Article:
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Caruso Offers to Finance Drive for Sales-Tax Hike

Police commissioner seeks voter approval for half-cent increase to hire more LAPD officers.

December 01, 2004|Richard Winton and Jessica Garrison | Times Staff Writers

Rick Caruso, the shopping-center mogul and member of the Los Angeles Police Commission, said Tuesday he would personally finance a drive to place a half-cent sales tax on the May ballot if the City Council refuses to put it there.

Caruso's threat raises the stake in the debate between Mayor James K. Hahn and some members of the City Council over whether to ask voters to increase taxes to pay for more police officers.

Last month, Los Angeles County voters narrowly rejected a similar tax measure. But Caruso, who owns the Grove in Los Angeles and is developing shopping centers in Glendale and Arcadia, said he was prepared to spend hundreds of thousands of his own money to hire signature gatherers to get another citywide measure on the May ballot.

He also vowed to help finance the campaign.

"This would be the best investment I could make," Caruso said. "Being a Republican, I don't like taxes but sometimes you have to do it."

Earlier this month, council members roundly rejected a proposal from Hahn to put the measure before voters in March. The mayor and Police Chief William J. Bratton backed the measure, which would have added 1,200 officers to the Los Angeles Police Department, bringing the force to about 10,500.

But council members said March was too soon, and some expressed concern that boosting the sales tax in Los Angeles could send shoppers fleeing to outlying cities such as Glendale and Pasadena.

Caruso apparently did not consult Hahn before making his announcement Tuesday, but the mayor and several council members nevertheless praised the move.

Mayoral spokeswoman Elizabeth Kaltman said Hahn was "thrilled" at the surprise move from his police commissioner, a powerful developer who is courted by the city's political elite.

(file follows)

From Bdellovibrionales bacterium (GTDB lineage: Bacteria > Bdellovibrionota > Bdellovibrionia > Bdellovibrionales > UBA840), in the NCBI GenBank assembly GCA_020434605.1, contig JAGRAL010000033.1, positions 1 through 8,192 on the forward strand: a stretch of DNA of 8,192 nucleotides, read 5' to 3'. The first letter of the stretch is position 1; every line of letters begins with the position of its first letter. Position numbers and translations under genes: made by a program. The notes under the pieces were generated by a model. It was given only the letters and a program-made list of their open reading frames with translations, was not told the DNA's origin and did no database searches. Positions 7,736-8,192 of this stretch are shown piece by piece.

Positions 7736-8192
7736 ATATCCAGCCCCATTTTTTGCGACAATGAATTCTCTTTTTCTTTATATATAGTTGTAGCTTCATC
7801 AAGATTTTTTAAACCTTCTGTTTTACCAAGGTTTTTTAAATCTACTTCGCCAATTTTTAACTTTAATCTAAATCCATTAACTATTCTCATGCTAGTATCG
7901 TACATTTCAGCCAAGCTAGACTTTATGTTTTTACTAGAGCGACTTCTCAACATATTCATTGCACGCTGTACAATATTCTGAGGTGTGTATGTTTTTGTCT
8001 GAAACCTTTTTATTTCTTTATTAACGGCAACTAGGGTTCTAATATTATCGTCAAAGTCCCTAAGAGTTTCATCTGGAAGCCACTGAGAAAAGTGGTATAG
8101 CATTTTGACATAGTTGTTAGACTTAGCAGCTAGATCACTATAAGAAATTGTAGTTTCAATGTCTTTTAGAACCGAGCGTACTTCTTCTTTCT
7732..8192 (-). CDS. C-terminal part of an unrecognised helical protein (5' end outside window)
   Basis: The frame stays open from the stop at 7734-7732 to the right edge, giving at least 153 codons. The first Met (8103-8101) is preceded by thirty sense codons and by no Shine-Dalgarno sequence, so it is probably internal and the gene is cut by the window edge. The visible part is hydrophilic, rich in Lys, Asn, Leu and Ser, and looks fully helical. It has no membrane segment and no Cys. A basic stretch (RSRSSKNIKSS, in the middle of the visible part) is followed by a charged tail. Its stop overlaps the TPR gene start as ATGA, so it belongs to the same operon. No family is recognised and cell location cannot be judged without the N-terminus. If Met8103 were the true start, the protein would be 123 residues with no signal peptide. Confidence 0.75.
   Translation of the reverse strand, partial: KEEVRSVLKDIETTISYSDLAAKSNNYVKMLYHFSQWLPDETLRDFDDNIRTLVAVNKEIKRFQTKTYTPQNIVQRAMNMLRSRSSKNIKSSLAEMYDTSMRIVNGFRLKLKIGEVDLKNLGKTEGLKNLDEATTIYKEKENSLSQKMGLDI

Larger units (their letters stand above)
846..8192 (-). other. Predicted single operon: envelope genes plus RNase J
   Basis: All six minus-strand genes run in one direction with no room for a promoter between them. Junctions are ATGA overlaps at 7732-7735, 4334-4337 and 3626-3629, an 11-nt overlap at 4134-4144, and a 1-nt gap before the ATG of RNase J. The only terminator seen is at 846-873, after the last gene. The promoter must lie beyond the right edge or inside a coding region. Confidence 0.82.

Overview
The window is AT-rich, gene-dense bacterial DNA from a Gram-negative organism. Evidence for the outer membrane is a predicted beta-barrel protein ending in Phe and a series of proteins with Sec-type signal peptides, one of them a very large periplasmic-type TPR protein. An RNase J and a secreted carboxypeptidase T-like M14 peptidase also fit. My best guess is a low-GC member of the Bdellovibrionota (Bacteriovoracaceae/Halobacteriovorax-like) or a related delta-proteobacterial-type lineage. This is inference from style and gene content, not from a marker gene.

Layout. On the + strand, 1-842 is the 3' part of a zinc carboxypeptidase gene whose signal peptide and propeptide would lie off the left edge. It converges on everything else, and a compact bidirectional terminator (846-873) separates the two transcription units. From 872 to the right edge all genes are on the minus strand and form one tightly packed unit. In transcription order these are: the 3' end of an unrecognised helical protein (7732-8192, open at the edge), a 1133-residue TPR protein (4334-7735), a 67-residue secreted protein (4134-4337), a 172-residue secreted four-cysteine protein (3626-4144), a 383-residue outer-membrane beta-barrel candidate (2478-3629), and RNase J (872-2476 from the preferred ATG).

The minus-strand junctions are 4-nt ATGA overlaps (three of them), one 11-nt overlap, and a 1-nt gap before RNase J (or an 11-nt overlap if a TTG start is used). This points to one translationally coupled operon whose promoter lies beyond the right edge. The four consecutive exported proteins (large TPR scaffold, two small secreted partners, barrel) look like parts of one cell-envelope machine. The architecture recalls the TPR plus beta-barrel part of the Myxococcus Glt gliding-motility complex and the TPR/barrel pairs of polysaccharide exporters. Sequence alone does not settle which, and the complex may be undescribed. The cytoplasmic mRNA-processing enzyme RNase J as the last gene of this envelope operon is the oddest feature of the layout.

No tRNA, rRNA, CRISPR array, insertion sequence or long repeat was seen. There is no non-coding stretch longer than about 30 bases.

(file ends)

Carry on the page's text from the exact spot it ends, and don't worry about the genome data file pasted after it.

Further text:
Councilwoman Cindy Miscikowski also praised Caruso, but said that officials "need to do a post-mortem" of the losing Measure A campaign to avoid making the same mistakes.

"I think the measure can be better shaped," she said. "If we try and fail again, it will be a long time before we can ever think of revisiting it."

Caruso's stance marks the latest example in California of a wealthy person attempting to take an issue directly to voters, said Elizabeth Garrett, director of the USC-Caltech Center for the Study of Law and Politics.

She cited several examples of the trend, including the Orange County businessman who spent millions toward passage of a state measure in November requiring the DNA testing of many prisoners. Also in the November election, another businessman largely bankrolled the proposition to modify California's "three strikes" law.

Garrett predicted that Caruso could easily get a tax measure on the ballot if he were willing to pay.

"If you pay well enough, you'll get professional signature gatherers to get an issue on the ballot," said Garrett, who added that signatures typically cost from $1.50 to $3 during a packed season of campaigns.

"Those who've got money get to decide what questions the voters are asked. But to succeed with voters, their issue must resonate with the public," she said.

Indeed, such a tax hike requires a two-third majority, a difficult hurdle. Countywide, 60% of voters supported the November half-cent tax; in Los Angeles, 64% supported it. Measure A needed 66.7% to win.

Caruso, 45, owns Caruso Affiliated Holdings, a development company with $1 billion worth of projects and controlling franchise rights to many California Pizza Kitchen restaurants. His father, Hank, built the Dollar Rent A Car business.

Caruso, who was appointed to the Police Commission by Hahn in 2001, is considered a supporter of the mayor's. He was commission president when the panel decided to replace then-Chief Bernard C. Parks with Bratton. Parks, now a councilman, is challenging Hahn in next year's mayoral election.

"All we are doing is asking the council to let the voters decide. Let's get it back on the ballot," Caruso said.

If the City Council does put the half-cent tax hike on the May ballot, Caruso said, he would donate the first $500,000 toward the cause.

Some business groups have questioned the wisdom of pursuing a city-only tax that could prompt consumers to stop shopping for big-ticket items in Los Angeles and go to neighboring cities with lower sales taxes.

Caruso said he does not believe shoppers would go elsewhere if sales tax rises from 8.25% to 8.75%. Moreover, he said, Los Angeles' business climate would improve with more police officers.

Caruso made the announcement at a Police Commission meeting. The panel has urged the City Council to place the tax on the May ballot, and several commission members applauded Caruso's offer to finance the signature-gathering.

"I will be out there gathering signatures with him if the council doesn't put it on the ballot," said Police Commission President David S. Cunningham III.

The mayor's sister, Councilwoman Janice Hahn, said council members "ought to save him the trouble," and vote to put it on the ballot themselves. Council members have until mid-January to make such a move.

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